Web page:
On Friday afternoon, NHS hospitals across England and Scotland fell victim to a cyberattack that caused ambulances to be diverted, equipment to shut down, and clinical services to be disrupted.
The attack has prompted fears among commentators and on social media of a deliberate attempt to damage the NHS, or even to interfere in the UK election. But early evidence suggests it was neither deliberately targeted against hospitals, nor aimed at health data.
It wasn’t just NHS computers that were affected. It also hit major corporations, such as Spanish telecoms giant Telefonica – the parent company of the UK mobile network O2 – as well as computer systems in Russia, the USA, Japan and France.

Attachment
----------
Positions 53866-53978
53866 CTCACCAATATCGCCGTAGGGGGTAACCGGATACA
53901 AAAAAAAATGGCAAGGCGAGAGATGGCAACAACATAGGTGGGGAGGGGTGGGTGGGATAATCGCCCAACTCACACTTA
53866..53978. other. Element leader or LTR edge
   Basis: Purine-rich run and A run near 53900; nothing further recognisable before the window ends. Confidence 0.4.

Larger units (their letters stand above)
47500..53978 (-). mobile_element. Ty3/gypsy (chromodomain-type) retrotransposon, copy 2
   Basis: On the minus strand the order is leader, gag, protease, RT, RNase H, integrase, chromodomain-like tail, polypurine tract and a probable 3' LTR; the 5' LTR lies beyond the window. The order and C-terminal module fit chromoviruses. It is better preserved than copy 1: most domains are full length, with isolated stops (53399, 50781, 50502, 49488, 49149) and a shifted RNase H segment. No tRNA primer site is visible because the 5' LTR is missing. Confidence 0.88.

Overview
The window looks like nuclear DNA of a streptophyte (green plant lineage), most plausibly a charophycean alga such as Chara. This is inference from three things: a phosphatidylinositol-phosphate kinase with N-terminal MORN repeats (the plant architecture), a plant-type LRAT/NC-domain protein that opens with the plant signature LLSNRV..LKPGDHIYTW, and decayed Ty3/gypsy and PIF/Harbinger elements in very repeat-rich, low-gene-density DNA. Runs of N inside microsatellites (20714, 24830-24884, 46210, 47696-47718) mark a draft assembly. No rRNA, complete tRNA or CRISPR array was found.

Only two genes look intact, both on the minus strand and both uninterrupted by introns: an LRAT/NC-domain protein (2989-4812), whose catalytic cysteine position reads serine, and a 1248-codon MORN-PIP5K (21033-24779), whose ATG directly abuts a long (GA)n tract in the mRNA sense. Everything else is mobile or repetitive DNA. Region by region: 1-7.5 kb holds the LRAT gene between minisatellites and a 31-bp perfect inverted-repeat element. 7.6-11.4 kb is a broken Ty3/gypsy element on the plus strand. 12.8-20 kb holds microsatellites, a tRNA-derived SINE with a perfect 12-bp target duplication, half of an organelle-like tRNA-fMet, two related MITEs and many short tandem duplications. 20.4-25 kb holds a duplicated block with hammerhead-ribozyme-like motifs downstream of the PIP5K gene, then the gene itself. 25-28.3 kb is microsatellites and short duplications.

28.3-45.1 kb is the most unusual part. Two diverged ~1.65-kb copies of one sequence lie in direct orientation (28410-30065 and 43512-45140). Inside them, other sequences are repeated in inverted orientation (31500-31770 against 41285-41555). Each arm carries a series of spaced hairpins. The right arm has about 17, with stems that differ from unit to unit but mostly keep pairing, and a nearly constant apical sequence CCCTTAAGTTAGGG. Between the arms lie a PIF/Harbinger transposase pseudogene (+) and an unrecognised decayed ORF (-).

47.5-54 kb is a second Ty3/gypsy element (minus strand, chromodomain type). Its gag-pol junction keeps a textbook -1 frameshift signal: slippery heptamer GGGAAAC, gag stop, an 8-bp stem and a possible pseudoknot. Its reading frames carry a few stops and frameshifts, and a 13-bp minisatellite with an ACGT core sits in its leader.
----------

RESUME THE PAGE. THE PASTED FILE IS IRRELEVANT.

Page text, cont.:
Identifying the source of a cyber attack is a lengthy process usually requiring forensic examination of both the code used in the attack and how it spread across the internet, meaning we don’t yet know with certainty how the NHS attack spread.
The NHS computer systems were hit by what’s known as ransomware, which locks the files on any affected machine and makes it unusable unless its owner pays a set amount, usually in the virtual current Bitcoin, to an anonymous account.